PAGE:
There are more than 4.5 million renters in Australia and many are the proud owners of expensive items such as computers, mobile phones, televisions, designer clothes, furniture and jewellery. Yet few bother to insure their belongings, possibly leaving themselves exposed to financial hardship if disaster strikes.
Research by the Insurance Council of Australia reveals 74 per cent of renters do not have contents insurance, compared to just seven per cent of homeowners. At the same time, renters are twice as likely to need to make a claim for theft or burglary.
Tossing up whether you really need tenants insurance? Here are the top things to consider to help you make a decision…
The landlord’s insurance covers tenant belongings
Many renters assume their landlord’s insurance will cover their belongings if there is a fire or burglary, but this is not the case. Although the building and the contents owned by the landlord, like carpets, curtains or light-fittings, may be insured by the landlord, cover does not include contents owned by the tenant. A landlord is only responsible for a tenant’s losses if the landlord is found to be negligent in some way and if their action or inaction resulted in the loss.
For a tenant’s possessions to be covered in the event of loss, renters need their own contents insurance.
I don’t have anything worth stealing
31 per cent of renters think the value of their belongings is too low to bother with insurance.
It is estimated when a person first moves out of the family home into a rental they have about $15,000 worth of possessions. This rapidly climbs as they accumulate more over the years. While some renters are less likely to have the same quantity of furniture or home wares as a homeowner, they are just as likely to own electronic goods (think the i-suite: iPad, iPhones, pods and macs) and personal goods such as clothing, accessories, books, bedding, bikes and jewellery. While many think they have nothing worth stealing and therefore insuring, if their possessions are damaged or stolen, the cost to replace those items quickly adds up.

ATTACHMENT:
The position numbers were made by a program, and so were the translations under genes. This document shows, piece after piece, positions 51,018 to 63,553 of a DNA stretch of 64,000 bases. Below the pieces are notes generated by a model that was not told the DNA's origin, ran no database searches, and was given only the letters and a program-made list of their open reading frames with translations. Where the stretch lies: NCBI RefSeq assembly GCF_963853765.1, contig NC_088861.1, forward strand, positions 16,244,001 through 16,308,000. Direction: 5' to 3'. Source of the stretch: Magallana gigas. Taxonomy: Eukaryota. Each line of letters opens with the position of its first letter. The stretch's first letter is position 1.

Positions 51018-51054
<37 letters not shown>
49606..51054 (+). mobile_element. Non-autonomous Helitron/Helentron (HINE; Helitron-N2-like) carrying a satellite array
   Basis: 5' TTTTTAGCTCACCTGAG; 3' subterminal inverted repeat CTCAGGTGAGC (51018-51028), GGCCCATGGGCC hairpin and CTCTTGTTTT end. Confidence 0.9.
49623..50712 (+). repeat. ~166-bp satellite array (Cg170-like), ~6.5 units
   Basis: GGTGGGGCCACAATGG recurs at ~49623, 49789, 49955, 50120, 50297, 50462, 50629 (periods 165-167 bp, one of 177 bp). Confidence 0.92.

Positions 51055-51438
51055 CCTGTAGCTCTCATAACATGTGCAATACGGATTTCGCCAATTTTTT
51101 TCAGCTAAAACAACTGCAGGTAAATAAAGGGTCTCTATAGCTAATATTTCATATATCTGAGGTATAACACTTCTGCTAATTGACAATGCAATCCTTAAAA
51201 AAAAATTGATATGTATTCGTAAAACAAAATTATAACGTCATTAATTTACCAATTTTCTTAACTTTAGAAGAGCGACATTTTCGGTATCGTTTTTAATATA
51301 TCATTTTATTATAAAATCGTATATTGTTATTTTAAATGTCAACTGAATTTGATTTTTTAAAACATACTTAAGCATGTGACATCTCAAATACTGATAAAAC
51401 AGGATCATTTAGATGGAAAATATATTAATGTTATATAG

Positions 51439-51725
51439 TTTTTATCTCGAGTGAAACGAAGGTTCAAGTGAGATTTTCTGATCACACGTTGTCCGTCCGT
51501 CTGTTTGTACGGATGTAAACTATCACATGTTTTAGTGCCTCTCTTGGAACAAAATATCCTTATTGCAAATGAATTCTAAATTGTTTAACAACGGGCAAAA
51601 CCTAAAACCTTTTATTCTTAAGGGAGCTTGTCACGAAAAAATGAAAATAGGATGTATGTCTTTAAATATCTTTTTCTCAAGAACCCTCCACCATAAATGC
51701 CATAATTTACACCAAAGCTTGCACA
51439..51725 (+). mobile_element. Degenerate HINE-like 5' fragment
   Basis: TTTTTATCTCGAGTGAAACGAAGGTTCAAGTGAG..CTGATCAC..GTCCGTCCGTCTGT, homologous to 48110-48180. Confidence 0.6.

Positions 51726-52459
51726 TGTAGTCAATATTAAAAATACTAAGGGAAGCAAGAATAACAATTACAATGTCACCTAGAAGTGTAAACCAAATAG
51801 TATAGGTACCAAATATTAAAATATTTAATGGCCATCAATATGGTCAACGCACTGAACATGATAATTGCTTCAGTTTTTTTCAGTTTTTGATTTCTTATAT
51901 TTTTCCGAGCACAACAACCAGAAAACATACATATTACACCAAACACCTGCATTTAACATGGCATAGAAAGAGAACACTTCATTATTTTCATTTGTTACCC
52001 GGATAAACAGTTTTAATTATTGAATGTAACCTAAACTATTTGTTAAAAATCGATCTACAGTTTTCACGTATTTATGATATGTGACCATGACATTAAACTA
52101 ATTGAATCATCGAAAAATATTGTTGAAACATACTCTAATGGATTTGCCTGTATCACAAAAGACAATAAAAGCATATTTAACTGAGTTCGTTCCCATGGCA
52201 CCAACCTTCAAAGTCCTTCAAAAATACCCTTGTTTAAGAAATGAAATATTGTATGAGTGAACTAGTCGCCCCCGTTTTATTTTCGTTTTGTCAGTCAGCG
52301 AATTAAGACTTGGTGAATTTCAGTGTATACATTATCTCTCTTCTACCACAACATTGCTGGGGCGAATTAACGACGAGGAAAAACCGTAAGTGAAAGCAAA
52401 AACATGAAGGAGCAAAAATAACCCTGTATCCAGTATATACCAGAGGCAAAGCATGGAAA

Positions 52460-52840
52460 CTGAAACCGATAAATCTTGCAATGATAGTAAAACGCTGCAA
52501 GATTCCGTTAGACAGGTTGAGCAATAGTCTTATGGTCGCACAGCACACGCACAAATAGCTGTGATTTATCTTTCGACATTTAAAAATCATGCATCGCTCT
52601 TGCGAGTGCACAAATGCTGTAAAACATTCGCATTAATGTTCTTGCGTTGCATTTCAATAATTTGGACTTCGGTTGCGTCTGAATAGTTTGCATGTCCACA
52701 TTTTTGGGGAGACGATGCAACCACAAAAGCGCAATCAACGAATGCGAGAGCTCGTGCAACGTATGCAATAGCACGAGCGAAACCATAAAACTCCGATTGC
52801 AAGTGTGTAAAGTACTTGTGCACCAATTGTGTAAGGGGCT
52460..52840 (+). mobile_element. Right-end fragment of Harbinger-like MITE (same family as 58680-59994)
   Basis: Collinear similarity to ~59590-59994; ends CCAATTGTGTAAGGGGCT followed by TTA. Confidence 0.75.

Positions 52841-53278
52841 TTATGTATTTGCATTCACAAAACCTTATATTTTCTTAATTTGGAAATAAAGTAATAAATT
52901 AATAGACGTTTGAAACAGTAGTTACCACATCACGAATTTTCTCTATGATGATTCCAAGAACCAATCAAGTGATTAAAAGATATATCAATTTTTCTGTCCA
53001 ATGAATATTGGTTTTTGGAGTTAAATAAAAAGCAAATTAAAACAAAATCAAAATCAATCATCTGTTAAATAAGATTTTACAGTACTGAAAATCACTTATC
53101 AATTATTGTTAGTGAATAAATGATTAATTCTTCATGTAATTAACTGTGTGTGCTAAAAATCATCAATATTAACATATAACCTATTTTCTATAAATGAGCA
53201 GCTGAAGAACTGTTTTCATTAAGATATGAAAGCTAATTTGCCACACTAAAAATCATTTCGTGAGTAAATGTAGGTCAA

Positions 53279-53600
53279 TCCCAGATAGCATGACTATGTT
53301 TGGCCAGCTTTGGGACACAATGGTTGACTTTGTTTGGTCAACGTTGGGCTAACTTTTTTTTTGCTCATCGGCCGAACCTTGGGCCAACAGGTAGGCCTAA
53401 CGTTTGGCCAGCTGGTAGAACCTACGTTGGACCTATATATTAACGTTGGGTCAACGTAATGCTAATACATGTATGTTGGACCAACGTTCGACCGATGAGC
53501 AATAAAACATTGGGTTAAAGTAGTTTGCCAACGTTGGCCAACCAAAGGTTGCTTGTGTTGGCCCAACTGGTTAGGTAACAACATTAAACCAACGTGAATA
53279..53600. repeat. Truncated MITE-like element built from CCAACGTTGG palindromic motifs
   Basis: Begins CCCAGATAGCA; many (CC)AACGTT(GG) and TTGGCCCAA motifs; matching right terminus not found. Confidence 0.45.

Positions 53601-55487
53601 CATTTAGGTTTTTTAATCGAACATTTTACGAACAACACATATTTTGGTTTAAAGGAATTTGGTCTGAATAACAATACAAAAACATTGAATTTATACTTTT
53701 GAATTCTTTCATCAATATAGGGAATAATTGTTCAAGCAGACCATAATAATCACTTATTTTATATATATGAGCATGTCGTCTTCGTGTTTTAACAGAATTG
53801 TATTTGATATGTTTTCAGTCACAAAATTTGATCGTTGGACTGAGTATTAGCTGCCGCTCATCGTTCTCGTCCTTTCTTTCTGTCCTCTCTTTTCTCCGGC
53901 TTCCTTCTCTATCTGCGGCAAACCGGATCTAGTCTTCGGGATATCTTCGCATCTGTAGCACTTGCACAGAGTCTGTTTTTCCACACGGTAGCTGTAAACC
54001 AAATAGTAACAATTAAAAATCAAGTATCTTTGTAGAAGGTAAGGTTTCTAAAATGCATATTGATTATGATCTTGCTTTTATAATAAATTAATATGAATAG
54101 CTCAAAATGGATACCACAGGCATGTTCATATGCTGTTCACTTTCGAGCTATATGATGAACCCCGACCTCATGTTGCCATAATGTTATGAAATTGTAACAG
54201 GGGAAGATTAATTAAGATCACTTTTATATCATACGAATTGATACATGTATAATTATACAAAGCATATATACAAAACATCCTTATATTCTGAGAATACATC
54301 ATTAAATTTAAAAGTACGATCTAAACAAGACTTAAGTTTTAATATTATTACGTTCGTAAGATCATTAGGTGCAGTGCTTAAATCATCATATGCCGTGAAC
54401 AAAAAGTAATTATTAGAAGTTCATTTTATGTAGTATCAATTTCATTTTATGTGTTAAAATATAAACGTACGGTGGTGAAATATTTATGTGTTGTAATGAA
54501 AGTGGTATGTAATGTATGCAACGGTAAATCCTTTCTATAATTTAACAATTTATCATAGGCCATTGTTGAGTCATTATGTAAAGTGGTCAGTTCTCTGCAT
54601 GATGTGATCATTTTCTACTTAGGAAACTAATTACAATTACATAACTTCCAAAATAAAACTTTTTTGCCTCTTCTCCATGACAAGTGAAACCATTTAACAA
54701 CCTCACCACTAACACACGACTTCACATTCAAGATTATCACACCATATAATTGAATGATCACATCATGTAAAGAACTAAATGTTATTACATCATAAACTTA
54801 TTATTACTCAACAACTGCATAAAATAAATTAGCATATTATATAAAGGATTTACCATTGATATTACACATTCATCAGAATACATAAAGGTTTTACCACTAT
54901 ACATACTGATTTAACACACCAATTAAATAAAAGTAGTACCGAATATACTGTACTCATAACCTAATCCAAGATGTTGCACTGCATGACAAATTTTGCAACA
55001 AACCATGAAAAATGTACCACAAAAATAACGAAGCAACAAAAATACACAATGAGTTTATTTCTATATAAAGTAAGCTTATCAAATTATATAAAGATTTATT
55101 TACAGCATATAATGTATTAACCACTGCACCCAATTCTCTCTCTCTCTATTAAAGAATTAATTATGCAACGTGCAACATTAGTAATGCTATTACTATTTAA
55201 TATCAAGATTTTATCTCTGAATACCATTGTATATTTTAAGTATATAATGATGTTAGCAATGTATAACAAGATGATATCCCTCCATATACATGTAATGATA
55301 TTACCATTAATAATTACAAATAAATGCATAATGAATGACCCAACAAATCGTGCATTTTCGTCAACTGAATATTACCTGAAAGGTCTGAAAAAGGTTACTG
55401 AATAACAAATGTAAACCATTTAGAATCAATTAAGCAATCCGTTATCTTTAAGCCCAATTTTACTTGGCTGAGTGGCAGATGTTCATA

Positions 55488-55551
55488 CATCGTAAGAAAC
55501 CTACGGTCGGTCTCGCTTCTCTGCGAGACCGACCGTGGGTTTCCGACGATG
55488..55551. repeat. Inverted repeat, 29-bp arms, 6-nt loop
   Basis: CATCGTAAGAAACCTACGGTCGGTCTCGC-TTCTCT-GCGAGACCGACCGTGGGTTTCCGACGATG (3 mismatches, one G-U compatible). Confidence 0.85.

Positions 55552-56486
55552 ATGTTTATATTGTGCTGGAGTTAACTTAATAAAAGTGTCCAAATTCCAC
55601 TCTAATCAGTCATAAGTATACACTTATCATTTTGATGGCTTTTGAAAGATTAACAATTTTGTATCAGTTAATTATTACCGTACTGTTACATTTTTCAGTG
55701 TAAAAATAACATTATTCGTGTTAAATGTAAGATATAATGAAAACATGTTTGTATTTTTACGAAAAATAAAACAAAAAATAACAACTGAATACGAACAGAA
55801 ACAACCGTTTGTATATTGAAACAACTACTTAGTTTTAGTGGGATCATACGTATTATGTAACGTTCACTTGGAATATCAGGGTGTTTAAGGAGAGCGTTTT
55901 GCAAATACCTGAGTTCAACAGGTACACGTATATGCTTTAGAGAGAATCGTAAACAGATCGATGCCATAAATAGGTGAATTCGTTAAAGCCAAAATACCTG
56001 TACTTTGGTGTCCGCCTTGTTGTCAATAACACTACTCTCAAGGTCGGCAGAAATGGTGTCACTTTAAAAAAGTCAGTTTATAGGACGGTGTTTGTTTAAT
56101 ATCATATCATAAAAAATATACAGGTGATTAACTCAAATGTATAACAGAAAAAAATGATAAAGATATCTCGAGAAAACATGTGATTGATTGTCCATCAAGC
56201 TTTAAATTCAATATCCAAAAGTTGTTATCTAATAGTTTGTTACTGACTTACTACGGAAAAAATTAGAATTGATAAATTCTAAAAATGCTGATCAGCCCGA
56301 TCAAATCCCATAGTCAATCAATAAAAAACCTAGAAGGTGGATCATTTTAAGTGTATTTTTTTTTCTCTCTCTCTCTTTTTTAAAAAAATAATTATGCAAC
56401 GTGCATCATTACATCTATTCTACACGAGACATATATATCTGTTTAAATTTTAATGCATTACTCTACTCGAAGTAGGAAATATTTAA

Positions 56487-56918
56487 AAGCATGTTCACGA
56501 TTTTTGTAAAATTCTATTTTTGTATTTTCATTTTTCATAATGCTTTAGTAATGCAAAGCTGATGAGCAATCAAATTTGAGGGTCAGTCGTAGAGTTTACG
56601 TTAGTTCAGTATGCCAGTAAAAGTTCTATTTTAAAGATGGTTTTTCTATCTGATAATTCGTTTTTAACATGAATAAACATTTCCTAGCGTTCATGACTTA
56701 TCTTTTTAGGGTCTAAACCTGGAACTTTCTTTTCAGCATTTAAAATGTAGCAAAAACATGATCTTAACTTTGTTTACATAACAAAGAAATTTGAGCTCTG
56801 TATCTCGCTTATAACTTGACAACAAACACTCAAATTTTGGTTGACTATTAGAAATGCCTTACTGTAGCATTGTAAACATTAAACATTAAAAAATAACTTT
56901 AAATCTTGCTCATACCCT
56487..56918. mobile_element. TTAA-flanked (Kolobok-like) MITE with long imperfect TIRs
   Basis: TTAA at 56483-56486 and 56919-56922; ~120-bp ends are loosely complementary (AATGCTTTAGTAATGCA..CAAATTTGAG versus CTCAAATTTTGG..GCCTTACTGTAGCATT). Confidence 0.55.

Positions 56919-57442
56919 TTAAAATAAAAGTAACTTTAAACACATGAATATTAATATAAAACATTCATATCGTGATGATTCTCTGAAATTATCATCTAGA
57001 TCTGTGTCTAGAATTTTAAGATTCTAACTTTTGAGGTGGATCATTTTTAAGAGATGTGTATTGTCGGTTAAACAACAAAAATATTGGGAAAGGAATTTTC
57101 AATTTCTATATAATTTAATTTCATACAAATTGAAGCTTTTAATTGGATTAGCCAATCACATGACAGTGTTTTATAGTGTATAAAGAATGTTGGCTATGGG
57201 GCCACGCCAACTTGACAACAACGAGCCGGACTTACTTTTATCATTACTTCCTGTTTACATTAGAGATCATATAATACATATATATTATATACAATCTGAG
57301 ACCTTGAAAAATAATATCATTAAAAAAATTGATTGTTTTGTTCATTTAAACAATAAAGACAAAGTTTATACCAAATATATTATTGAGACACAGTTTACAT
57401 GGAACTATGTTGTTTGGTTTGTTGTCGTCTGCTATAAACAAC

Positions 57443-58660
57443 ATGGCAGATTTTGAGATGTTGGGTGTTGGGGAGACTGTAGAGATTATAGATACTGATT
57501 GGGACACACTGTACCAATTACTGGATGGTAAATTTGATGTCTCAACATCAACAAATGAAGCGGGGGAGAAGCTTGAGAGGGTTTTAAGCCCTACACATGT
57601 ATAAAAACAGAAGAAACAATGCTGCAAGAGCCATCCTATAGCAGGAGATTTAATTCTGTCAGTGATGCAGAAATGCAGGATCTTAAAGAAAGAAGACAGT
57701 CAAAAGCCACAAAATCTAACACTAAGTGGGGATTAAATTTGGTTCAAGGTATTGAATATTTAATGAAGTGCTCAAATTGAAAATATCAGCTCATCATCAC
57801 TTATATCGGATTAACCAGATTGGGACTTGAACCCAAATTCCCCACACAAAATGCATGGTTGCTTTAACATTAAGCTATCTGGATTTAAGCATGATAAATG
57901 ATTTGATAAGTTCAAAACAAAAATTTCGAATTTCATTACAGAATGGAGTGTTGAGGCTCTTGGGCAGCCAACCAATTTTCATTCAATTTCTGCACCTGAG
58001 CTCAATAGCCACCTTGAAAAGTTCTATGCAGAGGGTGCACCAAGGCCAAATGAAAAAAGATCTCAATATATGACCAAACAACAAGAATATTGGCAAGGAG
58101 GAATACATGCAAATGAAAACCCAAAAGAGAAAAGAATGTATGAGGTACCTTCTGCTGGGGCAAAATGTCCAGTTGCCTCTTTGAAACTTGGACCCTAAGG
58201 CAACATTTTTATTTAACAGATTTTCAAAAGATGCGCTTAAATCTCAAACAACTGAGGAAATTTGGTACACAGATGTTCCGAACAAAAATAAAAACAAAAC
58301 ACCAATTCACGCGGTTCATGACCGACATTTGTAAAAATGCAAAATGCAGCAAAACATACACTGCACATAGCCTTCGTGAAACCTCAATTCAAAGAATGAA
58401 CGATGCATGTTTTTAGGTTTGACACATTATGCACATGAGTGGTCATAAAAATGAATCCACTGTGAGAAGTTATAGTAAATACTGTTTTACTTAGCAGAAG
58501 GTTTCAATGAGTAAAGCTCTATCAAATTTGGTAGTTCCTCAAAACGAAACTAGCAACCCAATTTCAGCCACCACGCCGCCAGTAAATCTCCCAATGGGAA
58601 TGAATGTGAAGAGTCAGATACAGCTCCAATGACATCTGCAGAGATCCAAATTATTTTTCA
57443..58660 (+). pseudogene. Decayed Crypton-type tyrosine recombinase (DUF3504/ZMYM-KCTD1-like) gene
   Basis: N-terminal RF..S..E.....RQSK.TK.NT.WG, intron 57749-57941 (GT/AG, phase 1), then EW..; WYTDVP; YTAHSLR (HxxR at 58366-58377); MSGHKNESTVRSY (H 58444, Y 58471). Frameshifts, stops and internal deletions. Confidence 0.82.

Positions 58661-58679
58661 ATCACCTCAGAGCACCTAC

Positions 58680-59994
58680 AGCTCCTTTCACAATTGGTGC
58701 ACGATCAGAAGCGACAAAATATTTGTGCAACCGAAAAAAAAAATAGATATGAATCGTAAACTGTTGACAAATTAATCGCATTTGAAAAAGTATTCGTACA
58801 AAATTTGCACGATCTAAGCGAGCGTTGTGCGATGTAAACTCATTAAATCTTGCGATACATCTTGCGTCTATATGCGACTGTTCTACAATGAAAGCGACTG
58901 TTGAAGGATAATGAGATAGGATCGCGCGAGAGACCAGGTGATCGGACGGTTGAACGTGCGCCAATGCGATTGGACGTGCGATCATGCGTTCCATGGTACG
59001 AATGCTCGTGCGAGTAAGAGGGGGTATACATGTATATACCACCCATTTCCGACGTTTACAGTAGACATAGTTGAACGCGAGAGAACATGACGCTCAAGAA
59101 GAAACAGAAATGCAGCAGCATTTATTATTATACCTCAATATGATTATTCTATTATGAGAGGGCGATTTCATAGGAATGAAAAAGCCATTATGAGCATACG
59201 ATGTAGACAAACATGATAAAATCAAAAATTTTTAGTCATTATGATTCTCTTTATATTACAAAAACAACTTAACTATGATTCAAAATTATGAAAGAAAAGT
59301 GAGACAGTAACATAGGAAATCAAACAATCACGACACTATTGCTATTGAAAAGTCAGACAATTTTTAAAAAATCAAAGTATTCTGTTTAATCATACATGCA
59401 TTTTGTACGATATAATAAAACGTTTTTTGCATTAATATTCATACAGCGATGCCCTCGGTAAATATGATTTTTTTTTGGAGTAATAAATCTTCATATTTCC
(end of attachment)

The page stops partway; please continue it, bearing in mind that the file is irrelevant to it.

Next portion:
Complete an inventory of your household belongings (including electronics, furniture, linen and jewellery) and you may be surprised by the total value of your contents.
I am careful so I don’t need liability insurance
An important factor that many renters fail to appreciate is liability. Although the owner of the property is responsible for ensuring the home is properly maintained and safe, and would be responsible if the tenant or their guest was injured on the premises as a result of negligence, there are times where the responsibility for losses falls to the tenant (known as occupiers’ liability).
A tenant can face liability for damage or injury if they fail to maintain a safe environment for anyone that comes onto the property. Medical costs, lost wages or business earnings, compensation for pain and suffering, and even legal costs can all be awarded to someone injured on a premises – and be footed by the tenant if they are not careful in their duty of care.
*While we have taken care to ensure the information above is true and correct at the time of publication, changes in circumstances and legislation after the displayed date may impact the accuracy of this article. If you need us we are there, contact 1800 661 662 if you have any questions.